Can Vitamins Complement Cystic Fibrosis Treatment?


Cystic fibrosis (CF) primarily affects respiration and digestion, though it also causes chronic inflammation and oxidative stress.

Cystic fibrosis (CF) primarily affects respiration and digestion, though it also causes chronic inflammation and oxidative stress.

With a better selection of treatments available, CF patients’ survival has improved. One area of interest is nutritional interventions, such as micronutrient supplementation.

Research has proven that diet modulates gut microbiota in the general population and can bolster immunity and decrease inflammation. Researchers from Australia report that the same may be true for CF patients. The basis of their hypothesis is that CF patients’ gut microbiota appears disrupted and may influence pulmonary status.

As part of a large study of diet among CF patients, the researchers examined the relationship between micronutrient intake and the gut microbiota. They looked for specific bacterial taxa and micronutrient candidates that might be employed to manipulate the gut microbiota in CF. Their future goal is to identify nutritional therapies that complement CF treatment by modifying gut microbiota composition and/or functions.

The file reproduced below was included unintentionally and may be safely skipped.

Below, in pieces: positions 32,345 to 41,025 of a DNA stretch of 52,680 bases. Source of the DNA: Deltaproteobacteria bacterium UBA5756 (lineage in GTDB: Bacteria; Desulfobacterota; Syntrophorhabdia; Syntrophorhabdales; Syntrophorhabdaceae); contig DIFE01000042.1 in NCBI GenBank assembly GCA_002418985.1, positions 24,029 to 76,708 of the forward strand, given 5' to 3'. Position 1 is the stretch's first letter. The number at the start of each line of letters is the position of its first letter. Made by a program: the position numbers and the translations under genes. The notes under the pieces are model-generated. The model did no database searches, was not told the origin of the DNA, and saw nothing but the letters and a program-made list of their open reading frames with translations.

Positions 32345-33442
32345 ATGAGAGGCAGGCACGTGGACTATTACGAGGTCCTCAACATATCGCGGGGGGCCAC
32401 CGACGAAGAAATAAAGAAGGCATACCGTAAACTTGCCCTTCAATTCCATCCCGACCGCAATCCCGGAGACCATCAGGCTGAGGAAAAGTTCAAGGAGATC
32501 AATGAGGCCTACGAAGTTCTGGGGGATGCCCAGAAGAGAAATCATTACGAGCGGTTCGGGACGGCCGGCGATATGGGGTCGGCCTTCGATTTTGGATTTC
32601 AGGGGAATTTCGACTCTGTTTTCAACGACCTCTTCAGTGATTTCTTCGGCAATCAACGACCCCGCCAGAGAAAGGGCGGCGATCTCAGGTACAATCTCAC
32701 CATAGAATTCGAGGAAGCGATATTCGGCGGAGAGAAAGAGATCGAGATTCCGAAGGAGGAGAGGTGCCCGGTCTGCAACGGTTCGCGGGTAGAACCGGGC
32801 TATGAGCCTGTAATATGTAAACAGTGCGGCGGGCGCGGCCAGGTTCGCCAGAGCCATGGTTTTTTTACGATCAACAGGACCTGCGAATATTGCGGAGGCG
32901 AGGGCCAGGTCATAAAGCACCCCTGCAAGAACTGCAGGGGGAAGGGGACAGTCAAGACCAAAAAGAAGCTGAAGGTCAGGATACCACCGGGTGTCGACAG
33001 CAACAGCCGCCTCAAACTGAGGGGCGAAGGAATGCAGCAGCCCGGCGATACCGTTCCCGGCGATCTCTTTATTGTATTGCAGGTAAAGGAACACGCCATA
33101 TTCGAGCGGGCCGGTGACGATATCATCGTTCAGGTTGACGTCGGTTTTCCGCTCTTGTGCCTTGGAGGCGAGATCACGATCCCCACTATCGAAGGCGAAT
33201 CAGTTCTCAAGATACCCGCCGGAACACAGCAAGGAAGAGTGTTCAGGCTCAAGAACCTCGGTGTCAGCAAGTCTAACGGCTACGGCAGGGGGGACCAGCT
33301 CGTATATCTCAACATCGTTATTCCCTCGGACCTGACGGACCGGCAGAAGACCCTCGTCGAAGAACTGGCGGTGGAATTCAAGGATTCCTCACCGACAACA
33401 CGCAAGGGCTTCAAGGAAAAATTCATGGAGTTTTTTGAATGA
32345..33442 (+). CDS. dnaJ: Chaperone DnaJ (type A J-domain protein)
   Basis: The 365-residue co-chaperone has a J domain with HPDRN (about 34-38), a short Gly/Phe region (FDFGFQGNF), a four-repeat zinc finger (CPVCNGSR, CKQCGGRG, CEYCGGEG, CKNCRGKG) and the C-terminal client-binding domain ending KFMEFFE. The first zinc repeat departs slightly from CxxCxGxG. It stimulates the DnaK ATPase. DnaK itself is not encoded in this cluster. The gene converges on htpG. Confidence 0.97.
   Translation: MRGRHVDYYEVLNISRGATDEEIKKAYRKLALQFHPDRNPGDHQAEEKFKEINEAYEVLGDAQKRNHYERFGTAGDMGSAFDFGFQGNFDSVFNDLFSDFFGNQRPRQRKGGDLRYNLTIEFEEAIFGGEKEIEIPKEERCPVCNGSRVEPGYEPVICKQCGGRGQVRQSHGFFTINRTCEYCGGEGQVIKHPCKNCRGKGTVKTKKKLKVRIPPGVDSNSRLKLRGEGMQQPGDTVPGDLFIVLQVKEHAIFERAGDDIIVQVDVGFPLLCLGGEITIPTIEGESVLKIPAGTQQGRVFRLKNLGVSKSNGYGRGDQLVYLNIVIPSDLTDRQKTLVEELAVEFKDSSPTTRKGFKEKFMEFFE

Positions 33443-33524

As CF patients’ vitamin C, beta-carotene equivalents, vitamin E, riboflavin, and niacin intake increased, their levels of Bacteroides and associated taxa decreased. This is important because the Bacteroides species tends to increase in the gut in patients who experience inflammation (ie, Crohn's disease).

As beta-carotenes and vitamins E and C intakes increased, Firmicutes and Clostridium species also increased; these are species that seem to be affected by elevated oxidative stress seen in CF.

Meanwhile, increased dietary potassium decreased Bacteroidales populations. The researchers believe that this change was associated with luminal electrolyte alterations.

Most CF patients take multivitamins, so their intake of vitamins is considerably higher than the general population’s. The researchers noted that intake of vitamin and micronutrient supplements at levels considered normal for the general population may not induce gut microbiota in CF patients at levels seen in their study.

More study is needed to determine whether antioxidant vitamin intake can influence CF gut microbiota and elucidate their potential clinical/therapeutic implications in CF.

This study appeared ahead-of-print in the journal Clinical Nutrition.

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